Jutting almost 3,000 m above a vast, frozen landscape, Ulvetanna Peak is an epic challenge to climbers, just on its own. Add in a punishing approach, and the harshest weather on the planet, and the stakes get much higher. The mountain is the centerpiece of an immense region of Antarctica known as Queen Maud Land, and earlier this year the peak drew mountaineers Leo Houlding, Jason Pickles, and Sean Leary, enticing them with its unconquered northeast ridge. Their story is told by filmmaker Alastair Lee in his latest film The Last Great Climb, which will have a special preview screening at the 2013 Banff Mountain Film and Book Festival. It’s one of more than 80 films from around the world that will screen during the nine-day festival from October 26th to November 3rd at The Banff Centre in Banff, Canada.
The Festival will screen the best in mountain adventure, sport, culture and environment. On opening weekend October 26th and 27th, audiences will travel far south to McMurdo Station and Scott Base in Antarctica: A Year on the Ice, shot over 15 years in the earth’s harshest conditions. The Summit recreates the 2008 ascent of K2, which killed 11 climbers (mountaineer Cecilie Skog, who was there, will attend the Banff screening), and the whimsical Indian film When Hari Got Married follows a lovelorn taxi driver through the streets of Dharamsala.

On October 29th the Festival’s popular Radical Reels night returns, hosted by champion sit-skier Josh Dueck, an annual sell-out with a rowdy crowd of outdoor sport film fans. It’s a high-adrenaline night of films on whitewater kayaking, mountain biking, paragliding, climbing, and bouldering, followed the next night by films for enthusiasts of the steep and deep. On October 30th the Snow Show screens five ski and snowboard films shot in far-flung locations, from the Coast Mountains to the fjords of Norway to the deserts of Dubai.

On October 31st, right after its world premiere at the Toronto International Film Festival, Banff will host a special 3D screening of the New Zealand film Beyond the Edge, an exploration of the 1953 Everest summit expedition, told through archival footage and vintage audio recordings. Following the November 1st onstage talk by Polar explorers Justin Jones and Aleksander Gamme, audiences will experience a winter nirvana during see Valhalla, shot in the deep powder paradise around Nelson, BC.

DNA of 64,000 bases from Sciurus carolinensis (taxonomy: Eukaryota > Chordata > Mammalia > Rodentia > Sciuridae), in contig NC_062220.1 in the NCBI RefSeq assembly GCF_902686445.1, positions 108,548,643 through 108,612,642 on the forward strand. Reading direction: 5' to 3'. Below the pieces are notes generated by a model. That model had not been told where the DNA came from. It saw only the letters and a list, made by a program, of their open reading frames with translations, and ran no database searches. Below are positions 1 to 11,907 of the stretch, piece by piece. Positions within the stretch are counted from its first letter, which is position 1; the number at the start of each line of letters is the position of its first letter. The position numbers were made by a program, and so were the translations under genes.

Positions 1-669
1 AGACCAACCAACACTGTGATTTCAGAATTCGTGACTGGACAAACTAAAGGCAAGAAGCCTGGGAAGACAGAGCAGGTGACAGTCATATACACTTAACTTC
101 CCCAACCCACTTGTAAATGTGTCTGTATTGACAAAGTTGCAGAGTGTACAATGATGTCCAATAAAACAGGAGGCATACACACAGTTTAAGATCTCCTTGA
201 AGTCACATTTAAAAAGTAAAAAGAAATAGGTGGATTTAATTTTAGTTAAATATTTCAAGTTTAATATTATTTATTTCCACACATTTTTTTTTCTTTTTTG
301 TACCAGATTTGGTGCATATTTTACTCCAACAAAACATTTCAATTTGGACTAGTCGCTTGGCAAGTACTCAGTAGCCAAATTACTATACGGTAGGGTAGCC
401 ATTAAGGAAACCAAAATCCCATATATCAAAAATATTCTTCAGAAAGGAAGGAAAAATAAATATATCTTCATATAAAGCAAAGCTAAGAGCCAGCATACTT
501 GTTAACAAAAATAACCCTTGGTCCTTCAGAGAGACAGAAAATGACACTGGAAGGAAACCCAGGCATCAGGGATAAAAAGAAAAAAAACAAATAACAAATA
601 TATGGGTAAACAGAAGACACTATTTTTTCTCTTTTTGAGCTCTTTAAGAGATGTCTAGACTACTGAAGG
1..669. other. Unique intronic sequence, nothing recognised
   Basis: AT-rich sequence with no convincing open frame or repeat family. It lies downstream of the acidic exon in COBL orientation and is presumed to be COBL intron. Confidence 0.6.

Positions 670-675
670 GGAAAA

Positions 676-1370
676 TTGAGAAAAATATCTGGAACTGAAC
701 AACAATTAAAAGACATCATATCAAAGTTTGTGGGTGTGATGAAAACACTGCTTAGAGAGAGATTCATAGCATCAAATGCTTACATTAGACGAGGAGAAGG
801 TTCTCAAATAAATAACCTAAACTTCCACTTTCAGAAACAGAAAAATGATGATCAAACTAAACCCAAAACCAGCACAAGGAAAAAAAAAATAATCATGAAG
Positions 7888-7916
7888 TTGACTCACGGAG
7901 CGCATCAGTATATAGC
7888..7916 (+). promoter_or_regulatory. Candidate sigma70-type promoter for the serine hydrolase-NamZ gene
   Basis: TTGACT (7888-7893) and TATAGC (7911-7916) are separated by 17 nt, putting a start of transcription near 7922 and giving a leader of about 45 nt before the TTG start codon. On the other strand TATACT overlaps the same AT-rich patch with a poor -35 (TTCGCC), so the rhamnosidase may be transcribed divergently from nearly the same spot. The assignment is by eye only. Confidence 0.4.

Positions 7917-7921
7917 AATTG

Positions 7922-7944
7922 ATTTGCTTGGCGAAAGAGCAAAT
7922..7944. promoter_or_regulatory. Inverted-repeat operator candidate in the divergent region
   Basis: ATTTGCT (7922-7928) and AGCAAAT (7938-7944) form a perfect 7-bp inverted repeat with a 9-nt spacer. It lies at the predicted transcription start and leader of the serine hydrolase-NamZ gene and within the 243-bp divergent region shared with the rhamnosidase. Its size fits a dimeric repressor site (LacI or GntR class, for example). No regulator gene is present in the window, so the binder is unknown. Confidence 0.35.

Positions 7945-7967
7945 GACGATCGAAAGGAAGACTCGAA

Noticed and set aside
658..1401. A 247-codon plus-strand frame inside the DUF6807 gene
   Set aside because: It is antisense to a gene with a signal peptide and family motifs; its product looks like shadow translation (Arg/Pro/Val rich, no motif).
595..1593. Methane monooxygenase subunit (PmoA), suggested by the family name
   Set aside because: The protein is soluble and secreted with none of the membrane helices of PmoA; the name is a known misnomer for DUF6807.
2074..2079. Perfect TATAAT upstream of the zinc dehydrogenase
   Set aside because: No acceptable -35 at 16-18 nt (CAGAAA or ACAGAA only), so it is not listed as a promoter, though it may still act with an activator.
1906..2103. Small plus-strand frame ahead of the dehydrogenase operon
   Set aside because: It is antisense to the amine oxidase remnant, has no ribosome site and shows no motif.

article continues after advertisement

Two days of Festival screenings November 2nd and 3rd wrap up the week, with films including Anson Fogel and Skip Armstrong’s Cascada, a paddle through the Mexican jungle that Westword magazine described as a “hellish kayaking vacation.” The French film Je veux mixes the sounds of singer-songwriter Zaz with a scenic location on the peak of Mont Blanc. In North of the Sun, two Norwegian adventurers travel to a remote arctic island, where they build a cabin out of found objects and spend the haunting, low-sun winter skiing, surfing, and ridding their secret cove of debris.

On November 3rd, an international jury will announce winners of the Film Competition in 13 categories. The jury for 2013 includes filmmaker and BBC Scotland producer Richard Else, Slovenian climber and mountaineer Silvo Karo, Benjamin Oberman of the independent film distributor Film Festival Flix, Maggie Rhodes, director of Global Acquisitions and Co-Productions for National Geographic Channels Worldwide, Banff Centre executive director for Film and Media Kerry Stauffer, and Dolby Laboratories senior VP for AV and Media Production John Loose, who will adjudicate the $10,000 Dolby Audio Award.
Created 38 years ago, the Banff Mountain Film and Book Festival has become the premier event of its kind in the world. The Festival showcases the world’s best films, books and photographs on mountain subjects – climbing, culture, environment and natural history, exploration and adventure, wildlife, and sport – and attracts the biggest names in mountaineering, adventure filmmaking, and extreme sports as presenters and speakers. More than 80 films will screen during the nine-day festival, and an international jury will award over $50,000 in prizes.


Related